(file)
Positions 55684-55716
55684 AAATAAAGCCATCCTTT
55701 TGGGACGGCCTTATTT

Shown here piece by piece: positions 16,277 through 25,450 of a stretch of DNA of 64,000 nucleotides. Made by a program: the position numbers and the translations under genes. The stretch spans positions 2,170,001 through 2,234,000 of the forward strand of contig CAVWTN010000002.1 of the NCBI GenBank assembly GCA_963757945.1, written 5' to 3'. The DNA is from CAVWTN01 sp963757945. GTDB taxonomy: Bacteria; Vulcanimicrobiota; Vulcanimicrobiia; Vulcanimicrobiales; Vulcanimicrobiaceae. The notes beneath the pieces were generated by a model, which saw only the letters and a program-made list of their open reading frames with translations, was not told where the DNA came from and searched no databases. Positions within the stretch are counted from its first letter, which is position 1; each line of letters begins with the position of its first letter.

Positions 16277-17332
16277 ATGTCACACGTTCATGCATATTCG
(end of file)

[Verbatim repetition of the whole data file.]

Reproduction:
Positions 55684-55716
55684 AAATAAAGCCATCCTTT
55701 TGGGACGGCCTTATTT

Shown here piece by piece: positions 16,277 through 25,450 of a stretch of DNA of 64,000 nucleotides. Made by a program: the position numbers and the translations under genes. The stretch spans positions 2,170,001 through 2,234,000 of the forward strand of contig CAVWTN010000002.1 of the NCBI GenBank assembly GCA_963757945.1, written 5' to 3'. The DNA is from CAVWTN01 sp963757945. GTDB taxonomy: Bacteria; Vulcanimicrobiota; Vulcanimicrobiia; Vulcanimicrobiales; Vulcanimicrobiaceae. The notes beneath the pieces were generated by a model, which saw only the letters and a program-made list of their open reading frames with translations, was not told where the DNA came from and searched no databases. Positions within the stretch are counted from its first letter, which is position 1; each line of letters begins with the position of its first letter.

Positions 16277-17332
16277 ATGTCACACGTTCATGCATATTCG